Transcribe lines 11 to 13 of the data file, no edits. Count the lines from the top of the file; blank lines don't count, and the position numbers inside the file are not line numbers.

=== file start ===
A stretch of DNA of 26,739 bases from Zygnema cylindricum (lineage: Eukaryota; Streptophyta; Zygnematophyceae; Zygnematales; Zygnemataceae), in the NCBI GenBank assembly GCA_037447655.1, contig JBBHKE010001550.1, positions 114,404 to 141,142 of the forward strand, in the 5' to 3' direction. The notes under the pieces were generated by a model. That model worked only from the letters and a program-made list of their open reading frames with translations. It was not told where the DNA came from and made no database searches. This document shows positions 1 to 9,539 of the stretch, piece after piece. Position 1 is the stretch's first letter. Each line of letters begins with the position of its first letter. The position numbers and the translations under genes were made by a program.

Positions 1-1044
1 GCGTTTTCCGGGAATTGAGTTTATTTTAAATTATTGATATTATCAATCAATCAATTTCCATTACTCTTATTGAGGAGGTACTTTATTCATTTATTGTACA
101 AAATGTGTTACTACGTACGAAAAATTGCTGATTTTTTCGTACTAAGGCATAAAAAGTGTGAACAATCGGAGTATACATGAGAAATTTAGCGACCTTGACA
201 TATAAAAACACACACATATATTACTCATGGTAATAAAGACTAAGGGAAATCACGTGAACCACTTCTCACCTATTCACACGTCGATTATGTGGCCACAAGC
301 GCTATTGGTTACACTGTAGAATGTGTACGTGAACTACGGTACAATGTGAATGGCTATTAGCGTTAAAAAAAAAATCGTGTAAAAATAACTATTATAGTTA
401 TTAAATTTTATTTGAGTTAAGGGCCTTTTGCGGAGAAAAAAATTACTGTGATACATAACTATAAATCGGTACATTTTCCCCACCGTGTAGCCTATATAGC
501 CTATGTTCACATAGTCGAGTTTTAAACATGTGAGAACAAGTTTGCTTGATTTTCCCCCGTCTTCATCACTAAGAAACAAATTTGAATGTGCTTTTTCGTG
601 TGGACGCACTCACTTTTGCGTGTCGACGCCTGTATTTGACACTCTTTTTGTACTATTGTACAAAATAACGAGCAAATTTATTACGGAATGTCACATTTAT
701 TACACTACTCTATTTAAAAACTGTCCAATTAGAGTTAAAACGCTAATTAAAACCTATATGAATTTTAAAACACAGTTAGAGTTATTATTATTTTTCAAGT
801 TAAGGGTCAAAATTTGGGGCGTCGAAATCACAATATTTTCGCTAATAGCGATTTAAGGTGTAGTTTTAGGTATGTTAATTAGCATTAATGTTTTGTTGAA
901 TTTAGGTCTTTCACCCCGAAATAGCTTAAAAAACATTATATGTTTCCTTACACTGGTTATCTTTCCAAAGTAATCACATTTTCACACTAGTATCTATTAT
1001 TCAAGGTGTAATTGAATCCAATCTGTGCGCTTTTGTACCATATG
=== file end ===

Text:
801 TAAGGGTCAAAATTTGGGGCGTCGAAATCACAATATTTTCGCTAATAGCGATTTAAGGTGTAGTTTTAGGTATGTTAATTAGCATTAATGTTTTGTTGAA
901 TTTAGGTCTTTCACCCCGAAATAGCTTAAAAAACATTATATGTTTCCTTACACTGGTTATCTTTCCAAAGTAATCACATTTTCACACTAGTATCTATTAT
1001 TCAAGGTGTAATTGAATCCAATCTGTGCGCTTTTGTACCATATG